The Golden Age Of Wi-Fi

Wireless is now the way to go. No cords to get in your way, no drilling
holes through walls, just plug and play. And with today’s technology it
is getting easier and easier to set up your router wireless.

Wi-Fi (standing for
Wireless Fidelity) is currently the standard for WLAN, simply because it
makes everyone’s life easier. With Wi-Fi you simply just find an access
point to get Internet from. Simple, isn’t it?

To narrow down the results, we are going to take a look at some types of
routers. Once it comes down to manufacturers,
Linksys and D-Link are always the top brands to go with.
We will be looking at the three Wi-Fi types.

The first one we will be looking at is 802.11b. 802.11b transfers up to
11mbps (But the average cable modem usually only handles 4 or 5mpbs).
With this you can get a good range from 100 – 150 feet away. Also the
number of hotspots with this is slowly growing, so it may be available
in some airports, hotels, or maybe in some public areas (in case you have
a laptop). Another great feature about this is that it keeps your wallet
fat, because it is inexpensive.

The next Wi-Fi type we will be looking at is 802.11a. The 802.11a is new
technology (but with our technology growing, it most likely won’t be in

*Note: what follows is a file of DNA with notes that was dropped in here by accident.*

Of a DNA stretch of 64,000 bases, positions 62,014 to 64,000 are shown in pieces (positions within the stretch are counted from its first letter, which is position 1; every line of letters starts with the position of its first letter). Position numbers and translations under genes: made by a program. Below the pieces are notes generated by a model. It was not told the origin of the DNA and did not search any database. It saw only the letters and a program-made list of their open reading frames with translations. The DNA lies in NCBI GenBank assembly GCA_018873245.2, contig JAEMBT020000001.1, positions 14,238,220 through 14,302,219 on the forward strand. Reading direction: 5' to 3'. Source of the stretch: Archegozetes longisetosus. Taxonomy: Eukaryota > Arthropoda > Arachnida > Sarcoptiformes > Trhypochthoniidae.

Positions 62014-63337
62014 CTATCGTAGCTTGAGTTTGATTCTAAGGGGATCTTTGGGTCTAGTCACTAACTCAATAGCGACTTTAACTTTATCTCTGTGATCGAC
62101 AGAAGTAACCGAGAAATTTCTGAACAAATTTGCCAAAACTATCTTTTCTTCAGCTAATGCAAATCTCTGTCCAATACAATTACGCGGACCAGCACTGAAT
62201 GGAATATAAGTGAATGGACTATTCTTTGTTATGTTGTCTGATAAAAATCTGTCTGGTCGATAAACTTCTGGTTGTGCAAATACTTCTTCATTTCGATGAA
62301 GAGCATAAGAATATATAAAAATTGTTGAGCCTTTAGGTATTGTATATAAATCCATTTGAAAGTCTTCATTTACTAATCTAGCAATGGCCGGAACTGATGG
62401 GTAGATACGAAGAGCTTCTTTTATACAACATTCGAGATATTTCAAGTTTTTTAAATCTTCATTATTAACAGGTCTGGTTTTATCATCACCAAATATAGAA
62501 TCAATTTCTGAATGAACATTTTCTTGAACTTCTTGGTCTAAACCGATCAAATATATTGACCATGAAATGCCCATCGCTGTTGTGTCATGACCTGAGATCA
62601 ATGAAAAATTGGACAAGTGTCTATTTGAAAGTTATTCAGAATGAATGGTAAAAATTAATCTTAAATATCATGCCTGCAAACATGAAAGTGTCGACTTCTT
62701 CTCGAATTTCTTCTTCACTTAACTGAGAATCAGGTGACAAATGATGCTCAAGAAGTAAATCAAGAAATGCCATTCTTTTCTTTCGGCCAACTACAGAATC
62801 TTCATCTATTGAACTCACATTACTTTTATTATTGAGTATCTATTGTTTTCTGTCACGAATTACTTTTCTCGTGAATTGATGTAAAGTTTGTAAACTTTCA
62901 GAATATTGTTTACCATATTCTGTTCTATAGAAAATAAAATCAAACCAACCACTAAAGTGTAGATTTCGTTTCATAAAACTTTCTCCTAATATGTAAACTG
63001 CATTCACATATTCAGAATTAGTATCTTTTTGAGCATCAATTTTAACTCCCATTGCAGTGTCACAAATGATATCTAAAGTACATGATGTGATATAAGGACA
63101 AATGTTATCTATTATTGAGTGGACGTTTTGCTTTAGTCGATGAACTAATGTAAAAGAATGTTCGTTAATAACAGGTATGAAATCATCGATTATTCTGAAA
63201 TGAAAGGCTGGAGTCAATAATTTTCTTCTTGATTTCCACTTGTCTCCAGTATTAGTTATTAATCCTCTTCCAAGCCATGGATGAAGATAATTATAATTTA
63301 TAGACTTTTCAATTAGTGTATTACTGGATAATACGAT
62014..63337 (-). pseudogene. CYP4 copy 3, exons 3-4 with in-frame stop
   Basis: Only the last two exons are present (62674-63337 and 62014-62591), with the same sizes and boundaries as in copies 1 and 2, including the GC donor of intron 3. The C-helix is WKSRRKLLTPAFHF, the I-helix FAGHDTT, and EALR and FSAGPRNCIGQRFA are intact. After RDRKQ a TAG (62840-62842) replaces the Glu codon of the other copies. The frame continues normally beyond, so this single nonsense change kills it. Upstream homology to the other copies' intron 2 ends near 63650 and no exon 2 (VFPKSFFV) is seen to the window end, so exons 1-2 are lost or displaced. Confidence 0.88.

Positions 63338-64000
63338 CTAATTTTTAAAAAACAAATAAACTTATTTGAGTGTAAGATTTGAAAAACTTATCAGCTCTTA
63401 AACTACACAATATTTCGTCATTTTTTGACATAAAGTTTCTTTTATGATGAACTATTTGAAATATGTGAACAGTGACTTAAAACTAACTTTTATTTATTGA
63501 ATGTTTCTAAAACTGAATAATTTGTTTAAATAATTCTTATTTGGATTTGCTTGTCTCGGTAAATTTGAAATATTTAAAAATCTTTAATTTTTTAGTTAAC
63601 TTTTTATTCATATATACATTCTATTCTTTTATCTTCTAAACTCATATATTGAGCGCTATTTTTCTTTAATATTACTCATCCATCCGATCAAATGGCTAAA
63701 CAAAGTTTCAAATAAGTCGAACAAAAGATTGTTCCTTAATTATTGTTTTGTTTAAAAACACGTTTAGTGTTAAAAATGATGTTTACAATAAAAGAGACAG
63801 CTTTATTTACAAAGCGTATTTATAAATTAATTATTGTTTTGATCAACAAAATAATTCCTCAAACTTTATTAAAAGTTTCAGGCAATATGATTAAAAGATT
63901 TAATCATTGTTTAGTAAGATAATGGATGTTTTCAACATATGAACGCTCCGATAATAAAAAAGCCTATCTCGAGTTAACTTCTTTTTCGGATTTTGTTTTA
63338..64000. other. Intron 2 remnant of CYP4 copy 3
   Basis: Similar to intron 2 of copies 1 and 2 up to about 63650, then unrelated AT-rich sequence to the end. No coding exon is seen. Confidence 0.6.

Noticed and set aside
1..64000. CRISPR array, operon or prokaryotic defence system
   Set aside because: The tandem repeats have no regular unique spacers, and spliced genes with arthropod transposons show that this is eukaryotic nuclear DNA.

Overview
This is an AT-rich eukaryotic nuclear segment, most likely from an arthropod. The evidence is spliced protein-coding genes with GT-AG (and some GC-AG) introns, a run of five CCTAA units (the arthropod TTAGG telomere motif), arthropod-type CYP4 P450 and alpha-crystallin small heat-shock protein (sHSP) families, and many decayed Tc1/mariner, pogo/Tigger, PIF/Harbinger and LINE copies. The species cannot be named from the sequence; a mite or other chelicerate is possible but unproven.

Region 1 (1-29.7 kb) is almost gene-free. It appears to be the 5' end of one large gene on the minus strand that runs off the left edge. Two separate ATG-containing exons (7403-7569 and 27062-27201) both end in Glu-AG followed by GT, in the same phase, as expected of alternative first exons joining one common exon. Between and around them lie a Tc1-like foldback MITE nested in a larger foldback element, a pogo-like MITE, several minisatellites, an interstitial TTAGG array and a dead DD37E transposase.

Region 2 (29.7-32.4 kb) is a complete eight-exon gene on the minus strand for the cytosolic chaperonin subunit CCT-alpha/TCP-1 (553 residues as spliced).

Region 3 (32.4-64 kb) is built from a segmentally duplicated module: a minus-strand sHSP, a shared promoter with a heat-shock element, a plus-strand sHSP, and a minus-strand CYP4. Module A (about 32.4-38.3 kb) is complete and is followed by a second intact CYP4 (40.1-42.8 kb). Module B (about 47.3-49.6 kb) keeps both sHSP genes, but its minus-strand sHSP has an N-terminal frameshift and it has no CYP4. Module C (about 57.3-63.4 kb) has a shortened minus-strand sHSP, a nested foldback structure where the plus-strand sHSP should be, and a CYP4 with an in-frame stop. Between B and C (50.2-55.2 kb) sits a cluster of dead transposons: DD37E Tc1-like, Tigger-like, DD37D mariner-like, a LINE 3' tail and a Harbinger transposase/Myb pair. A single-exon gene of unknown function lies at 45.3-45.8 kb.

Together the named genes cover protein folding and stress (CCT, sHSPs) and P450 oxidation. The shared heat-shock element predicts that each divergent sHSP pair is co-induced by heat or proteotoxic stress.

a year or so), and transfers up to 54mbps (Witch is 5x greater then
802.11b). This currently runs at 5ghz so there
is less of a chance of it getting interference. The range is a bit shorter.
It is 25 to 75 feet indoors. Although this feature is a bit more
expensive then the 802.11b, the transfer is 5x faster.

Finally, it comes down to 802.11g. 802.11g is becoming the most popular
nowadays, simply because it’s new technology expected to grow rapidly.
Like 802.11a, it transfers at 54mbps and gives you a good range of 100 –
150 feet indoors, and it is a little less expensive then the 802.11a
Wi-Fi. Even then, it is compatible with 802.11b hotspots, but soon all
the 802.11b hotspots will most likely convert to g. The only downside
about 802.11g is that it can interfere with some of your other products –
like a cordless home phone, for example. If your phone’s frequency is
2.4ghz, it will interfere with your wireless simply because it runs at
the same frequency.

All in all, 802.11g is the way to go for having a wireless network
within your home. It is easy, secure, and best of all, fairly fast.
[Peter Barbosa]

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  • http://twitter.com/BrianVoll Brian

    I used to be a full-blown desktop user with an iPad 1 (before this of course, I’ve had a couple laptops for school).

    I eventually caved in and decided I needed the power of my desktop, but the portability of the iPad. So eventually purchased a (2011) Macbook Pro. Best purchase of my life in my opinion. I still use the iPad for Hulu, Netflix and YouTube while working on my MBP.

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